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Math Help - Proof on Interior Points + Pool Table

  1. #1
    Senior Member MacstersUndead's Avatar
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    Proof on Interior Points + Pool Table

    The question is
    "Prove that an interior point of a triangular pool table cannot be invisible."

    pool table: a ray will bounce off a side such that angle of incidence = angle of reflection. If a ray hits a corner, the path ends there.

    invisible: A point A in a polygon is called an invisible point if there is no pool shot from A coming back to A.
    --

    I'm thinking it is a proof by contradiction with some use of the Unfolding Principle. (Given a pool shot in some polygon P then we can unfold the pool shot to a straight line path by taking appropriate mirror images in the sides of P.
    EDIT:// is it true that if a path doesn't include P, it would have to periodically not include P?

    any sort of help will be appreciated. thank you in advance.
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  2. #2
    MHF Contributor undefined's Avatar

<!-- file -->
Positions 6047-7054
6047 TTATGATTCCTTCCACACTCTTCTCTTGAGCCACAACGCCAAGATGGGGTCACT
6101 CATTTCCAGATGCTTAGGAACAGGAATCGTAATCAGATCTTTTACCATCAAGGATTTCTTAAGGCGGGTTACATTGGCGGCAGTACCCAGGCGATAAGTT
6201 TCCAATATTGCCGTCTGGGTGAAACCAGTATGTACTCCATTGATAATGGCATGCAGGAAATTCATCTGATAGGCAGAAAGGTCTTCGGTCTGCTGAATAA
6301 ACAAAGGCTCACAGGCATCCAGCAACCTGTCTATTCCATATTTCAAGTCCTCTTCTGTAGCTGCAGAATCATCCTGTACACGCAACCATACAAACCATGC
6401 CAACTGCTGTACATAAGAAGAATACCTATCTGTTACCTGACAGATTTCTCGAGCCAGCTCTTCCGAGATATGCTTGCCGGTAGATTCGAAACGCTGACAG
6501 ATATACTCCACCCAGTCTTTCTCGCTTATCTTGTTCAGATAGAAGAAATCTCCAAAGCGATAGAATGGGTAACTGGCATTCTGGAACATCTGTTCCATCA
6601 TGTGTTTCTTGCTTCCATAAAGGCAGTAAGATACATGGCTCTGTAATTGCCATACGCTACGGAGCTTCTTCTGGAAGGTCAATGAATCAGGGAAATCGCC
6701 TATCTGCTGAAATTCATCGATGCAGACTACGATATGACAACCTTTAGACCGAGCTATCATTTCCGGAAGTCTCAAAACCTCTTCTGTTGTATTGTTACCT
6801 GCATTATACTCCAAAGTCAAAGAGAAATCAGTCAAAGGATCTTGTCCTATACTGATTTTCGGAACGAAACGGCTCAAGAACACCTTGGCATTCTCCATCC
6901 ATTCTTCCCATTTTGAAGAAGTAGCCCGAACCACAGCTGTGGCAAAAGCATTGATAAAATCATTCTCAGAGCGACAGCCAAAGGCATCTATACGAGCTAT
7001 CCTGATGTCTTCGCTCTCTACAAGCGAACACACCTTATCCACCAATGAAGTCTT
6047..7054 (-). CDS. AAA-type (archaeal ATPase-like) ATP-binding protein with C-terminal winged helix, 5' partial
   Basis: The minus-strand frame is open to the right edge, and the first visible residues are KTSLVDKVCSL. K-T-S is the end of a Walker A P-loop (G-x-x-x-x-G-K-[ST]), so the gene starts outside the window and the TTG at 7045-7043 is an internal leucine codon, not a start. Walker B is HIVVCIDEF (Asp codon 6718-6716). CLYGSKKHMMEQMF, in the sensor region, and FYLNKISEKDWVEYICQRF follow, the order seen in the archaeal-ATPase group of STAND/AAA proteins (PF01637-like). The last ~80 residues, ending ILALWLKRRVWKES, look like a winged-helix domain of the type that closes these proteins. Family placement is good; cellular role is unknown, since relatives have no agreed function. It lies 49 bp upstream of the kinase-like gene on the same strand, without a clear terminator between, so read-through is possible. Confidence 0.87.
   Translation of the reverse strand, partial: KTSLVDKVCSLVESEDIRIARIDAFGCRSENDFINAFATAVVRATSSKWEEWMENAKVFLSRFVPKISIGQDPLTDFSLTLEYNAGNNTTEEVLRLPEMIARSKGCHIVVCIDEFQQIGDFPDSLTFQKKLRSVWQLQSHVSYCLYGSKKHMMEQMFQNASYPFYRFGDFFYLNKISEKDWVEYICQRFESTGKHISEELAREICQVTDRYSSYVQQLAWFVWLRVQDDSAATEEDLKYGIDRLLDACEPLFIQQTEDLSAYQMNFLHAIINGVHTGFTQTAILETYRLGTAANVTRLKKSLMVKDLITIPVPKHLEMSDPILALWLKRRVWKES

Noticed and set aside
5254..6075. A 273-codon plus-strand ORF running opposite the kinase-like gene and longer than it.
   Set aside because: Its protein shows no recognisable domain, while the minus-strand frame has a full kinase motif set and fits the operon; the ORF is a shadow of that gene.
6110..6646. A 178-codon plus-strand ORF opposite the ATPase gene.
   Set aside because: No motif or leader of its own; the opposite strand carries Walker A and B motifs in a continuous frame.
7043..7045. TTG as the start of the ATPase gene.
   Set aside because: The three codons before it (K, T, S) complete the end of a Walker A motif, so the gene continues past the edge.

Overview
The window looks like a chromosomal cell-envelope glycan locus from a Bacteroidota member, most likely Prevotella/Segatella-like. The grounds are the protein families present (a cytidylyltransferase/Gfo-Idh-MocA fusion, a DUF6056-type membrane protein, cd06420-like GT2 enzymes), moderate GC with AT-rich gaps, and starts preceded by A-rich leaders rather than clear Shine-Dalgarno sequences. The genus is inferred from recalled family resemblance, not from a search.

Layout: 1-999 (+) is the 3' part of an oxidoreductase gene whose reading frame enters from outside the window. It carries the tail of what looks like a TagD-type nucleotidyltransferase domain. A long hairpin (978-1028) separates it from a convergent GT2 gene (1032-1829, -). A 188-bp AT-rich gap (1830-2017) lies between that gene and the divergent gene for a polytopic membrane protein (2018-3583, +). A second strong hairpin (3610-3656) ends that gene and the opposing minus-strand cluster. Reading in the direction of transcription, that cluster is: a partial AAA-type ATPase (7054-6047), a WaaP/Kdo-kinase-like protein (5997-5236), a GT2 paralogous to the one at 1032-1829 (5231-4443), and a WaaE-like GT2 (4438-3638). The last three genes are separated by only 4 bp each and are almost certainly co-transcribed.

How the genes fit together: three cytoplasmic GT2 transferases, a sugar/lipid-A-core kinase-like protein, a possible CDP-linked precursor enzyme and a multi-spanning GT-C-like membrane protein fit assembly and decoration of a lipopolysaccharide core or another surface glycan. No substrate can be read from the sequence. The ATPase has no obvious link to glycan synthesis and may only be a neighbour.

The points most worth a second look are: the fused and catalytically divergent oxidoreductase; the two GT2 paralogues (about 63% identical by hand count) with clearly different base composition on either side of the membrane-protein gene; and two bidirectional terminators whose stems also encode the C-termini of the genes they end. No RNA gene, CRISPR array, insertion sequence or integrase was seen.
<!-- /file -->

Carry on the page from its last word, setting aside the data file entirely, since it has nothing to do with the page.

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    Quote Originally Posted by MacstersUndead View Post
    The question is
    "Prove that an interior point of a triangular pool table cannot be invisible."

    pool table: a ray will bounce off a side such that angle of incidence = angle of reflection. If a ray hits a corner, the path ends there.

    invisible: A point A in a polygon is called an invisible point if there is no pool shot from A coming back to A.
    --

    I'm thinking it is a proof by contradiction with some use of the Unfolding Principle. (Given a pool shot in some polygon P then we can unfold the pool shot to a straight line path by taking appropriate mirror images in the sides of P.
    EDIT:// is it true that if a path doesn't include P, it would have to periodically not include P?

    any sort of help will be appreciated. thank you in advance.
    Maybe I'm missing something, but isn't it always possible to go from point A to one of the sides of the triangle such that the angle of incidence is 0 degrees (ie, the ray and the side are perpendicular), thus getting you back to A in one bounce?
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  3. #3
    Senior Member MacstersUndead's Avatar
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    Interesting! I never thought about it like that. I don't think there's a counterexample for it... thank you!

    EDIT: I tried to construct one with a scalene triangle, but still it works out.
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  4. #4
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    This is really wonderful issue, i have never seen before. Thanks for giving me such a useful and informative posting. I know a company who manufacture pool and billiards table. Hope this helps in future.
    www.chevillotte.com
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